This is the result of trying to mix church and state – the attempt to codify religious tenets into common law.

    Dude, what are you smoking?

    But the overall infection rate of the four top sexually transmitted diseases increased by 3 percent among teens during that time.

    Regardless of your religion, or political affiliation, I would say it is fairly clear cut that teens ought to think seriously about the implications of their behavior. To tell kids using condoms makes things ‘safe’ is an outright lie.

  9. Fersboo says:

    This is the result of trying to mix church and state – the attempt to codify religious tenets into common law.

    Well then, let us remove all religion from common law. Maybe we can get rid of compassion and mercy, you know, get rid of all forms of welfare and never deliver a lesser sentence for a crime despite the uniqueness of a criminal’s circumstances.

  10. legion says:

    Compassion does not come from religion. It comes from an empathic connection with other human beings – recognition that other people are like ourselves, and that things that hurt us also hurt others. It existed before the concept of organized religion, and its absence is the key indicator of sociopathy.

    While religion is an excellent language or tool for describing justice, it is not a requirement. We do not forbid murder and mayhem just because it says so in the Ten Commandments, for example. We outlaw them because of the harm they do to both the individual and society. It’s when we go beyond that – when we choose one religion’s code over another to make our laws – that I have a problem.

  11. anjin-san says:

    Sure, teenagers will forgo sex if adults tell them to. Sounds like a slam dunk to me.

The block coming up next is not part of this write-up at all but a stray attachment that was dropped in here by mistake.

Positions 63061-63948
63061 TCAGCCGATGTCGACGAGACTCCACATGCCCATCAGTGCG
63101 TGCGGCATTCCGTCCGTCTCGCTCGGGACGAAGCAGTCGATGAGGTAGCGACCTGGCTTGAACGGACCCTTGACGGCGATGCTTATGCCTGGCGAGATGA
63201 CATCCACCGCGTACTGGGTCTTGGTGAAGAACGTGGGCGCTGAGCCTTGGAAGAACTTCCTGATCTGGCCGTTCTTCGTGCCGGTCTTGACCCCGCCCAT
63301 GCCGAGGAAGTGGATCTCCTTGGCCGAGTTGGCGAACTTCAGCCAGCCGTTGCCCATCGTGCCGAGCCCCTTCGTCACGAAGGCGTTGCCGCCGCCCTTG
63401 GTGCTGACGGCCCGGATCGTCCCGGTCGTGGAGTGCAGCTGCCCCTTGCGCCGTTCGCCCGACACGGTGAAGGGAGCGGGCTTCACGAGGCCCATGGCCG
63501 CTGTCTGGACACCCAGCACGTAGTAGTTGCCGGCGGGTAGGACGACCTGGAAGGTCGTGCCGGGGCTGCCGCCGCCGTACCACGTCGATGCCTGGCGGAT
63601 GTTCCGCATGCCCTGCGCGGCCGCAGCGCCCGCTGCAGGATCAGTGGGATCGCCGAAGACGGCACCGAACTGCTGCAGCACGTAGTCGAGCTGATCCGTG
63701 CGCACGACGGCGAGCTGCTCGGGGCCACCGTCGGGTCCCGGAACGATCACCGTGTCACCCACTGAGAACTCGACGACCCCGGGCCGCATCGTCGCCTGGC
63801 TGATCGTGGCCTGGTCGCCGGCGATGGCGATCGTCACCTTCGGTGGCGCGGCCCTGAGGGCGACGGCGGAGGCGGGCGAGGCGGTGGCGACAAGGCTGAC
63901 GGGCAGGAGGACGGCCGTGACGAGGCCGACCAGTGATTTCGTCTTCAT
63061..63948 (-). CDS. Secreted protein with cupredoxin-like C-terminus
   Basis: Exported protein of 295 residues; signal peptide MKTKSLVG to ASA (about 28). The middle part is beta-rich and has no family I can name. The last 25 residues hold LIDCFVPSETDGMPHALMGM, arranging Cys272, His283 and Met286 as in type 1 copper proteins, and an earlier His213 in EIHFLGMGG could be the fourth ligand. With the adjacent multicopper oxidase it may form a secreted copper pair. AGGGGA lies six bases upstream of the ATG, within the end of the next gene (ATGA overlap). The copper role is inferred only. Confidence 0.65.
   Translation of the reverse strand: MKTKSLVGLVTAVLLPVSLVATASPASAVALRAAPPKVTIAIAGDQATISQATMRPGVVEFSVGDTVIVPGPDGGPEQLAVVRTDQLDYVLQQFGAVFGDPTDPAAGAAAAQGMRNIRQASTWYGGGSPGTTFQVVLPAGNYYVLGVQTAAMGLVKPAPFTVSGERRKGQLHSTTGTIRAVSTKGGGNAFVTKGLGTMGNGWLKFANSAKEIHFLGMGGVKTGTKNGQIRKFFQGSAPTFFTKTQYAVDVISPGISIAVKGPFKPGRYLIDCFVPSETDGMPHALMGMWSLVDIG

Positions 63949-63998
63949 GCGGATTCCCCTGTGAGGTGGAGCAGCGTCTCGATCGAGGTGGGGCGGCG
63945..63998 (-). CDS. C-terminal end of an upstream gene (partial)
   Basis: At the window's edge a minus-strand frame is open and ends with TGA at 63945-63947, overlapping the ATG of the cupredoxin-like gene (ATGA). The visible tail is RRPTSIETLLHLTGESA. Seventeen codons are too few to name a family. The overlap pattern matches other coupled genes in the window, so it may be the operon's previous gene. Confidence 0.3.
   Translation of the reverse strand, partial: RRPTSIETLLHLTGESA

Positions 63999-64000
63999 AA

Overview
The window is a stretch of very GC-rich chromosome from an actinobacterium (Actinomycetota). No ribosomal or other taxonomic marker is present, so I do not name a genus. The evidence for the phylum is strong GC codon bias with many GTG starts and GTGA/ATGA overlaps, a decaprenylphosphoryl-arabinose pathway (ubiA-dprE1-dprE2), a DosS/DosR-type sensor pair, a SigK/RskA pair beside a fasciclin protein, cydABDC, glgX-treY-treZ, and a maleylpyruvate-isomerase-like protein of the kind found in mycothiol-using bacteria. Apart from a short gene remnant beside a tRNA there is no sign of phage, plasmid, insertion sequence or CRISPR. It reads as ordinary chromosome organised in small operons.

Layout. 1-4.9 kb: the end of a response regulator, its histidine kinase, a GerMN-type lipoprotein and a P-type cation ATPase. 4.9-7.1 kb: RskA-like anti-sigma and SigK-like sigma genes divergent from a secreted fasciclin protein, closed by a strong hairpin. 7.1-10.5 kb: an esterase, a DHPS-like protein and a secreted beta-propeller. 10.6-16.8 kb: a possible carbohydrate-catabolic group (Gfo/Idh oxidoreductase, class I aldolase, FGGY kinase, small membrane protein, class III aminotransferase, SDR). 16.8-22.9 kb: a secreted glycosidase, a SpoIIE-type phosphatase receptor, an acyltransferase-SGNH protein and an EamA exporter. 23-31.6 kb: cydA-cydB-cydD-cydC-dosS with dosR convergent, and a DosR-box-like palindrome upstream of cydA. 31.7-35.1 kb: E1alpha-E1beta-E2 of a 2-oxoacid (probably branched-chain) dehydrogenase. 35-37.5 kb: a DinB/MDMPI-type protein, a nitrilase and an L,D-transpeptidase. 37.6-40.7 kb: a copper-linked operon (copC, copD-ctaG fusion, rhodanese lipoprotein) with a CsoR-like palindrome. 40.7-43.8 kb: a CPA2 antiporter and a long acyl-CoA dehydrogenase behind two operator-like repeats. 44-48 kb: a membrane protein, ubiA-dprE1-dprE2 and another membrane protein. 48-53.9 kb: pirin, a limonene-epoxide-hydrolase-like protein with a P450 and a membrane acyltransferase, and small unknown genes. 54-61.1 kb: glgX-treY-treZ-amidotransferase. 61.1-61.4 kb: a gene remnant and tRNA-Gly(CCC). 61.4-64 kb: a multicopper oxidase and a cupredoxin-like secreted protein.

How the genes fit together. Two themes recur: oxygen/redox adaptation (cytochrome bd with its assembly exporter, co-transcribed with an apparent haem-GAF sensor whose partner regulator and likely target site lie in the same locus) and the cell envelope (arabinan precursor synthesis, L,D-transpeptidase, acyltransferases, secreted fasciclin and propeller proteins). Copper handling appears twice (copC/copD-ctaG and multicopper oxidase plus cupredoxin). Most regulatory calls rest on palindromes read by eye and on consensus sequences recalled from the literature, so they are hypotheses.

12. Fersboo says:

    Compassion does not come from religion. It comes from an empathic connection with other human beings – recognition that other people are like ourselves, and that things that hurt us also hurt others.

    I agree with you logically that compassion does not come from religion. However, personal experience and written history have shown me that religion is usually the motivator that generates compassion, not any individual’s innate empathy. All creatures understand survival and that is generally the most dominant behavior, all others seem to be learned, IMHO. Whereas, any religion taken to an extreme is undesirable (even anti-religion), most religions teach the basics of lawfulness to those who live within society.

    While I do not consider myself an expert in the area of law, history or religion, the fact that Hammurabi’s Code is believed to be the first written codification of laws with Hammurabi claiming within his code that he was essentially a messenger of the top god, a god himself, lends itself to the conclusion that law and religious are tied together much greater than most are willing to admit.

    I would believe that the three religions that are a part of Western Religion hold the same basic concepts. I know that 10 Commandments are the same for Hebrew and Christian alike and suspect that the Koran has something similar. I would also suspect that most of the benign religions are also compatible with Western Religion in this regard.

  13. floyd says:

    james; i can see why telling the truth would be a debatable use of school time in today’s public schools, but how dare they advocate appropriate behavior. that’s just stupid and disgusting. right?

  14. LJD says:

    It̢??s when we go beyond that Рwhen we choose one religion̢??s code over another to make our laws Рthat I have a problem.

    O.K. What ‘code’ would you use then? I would not say by a long shot that your values match every one else’s.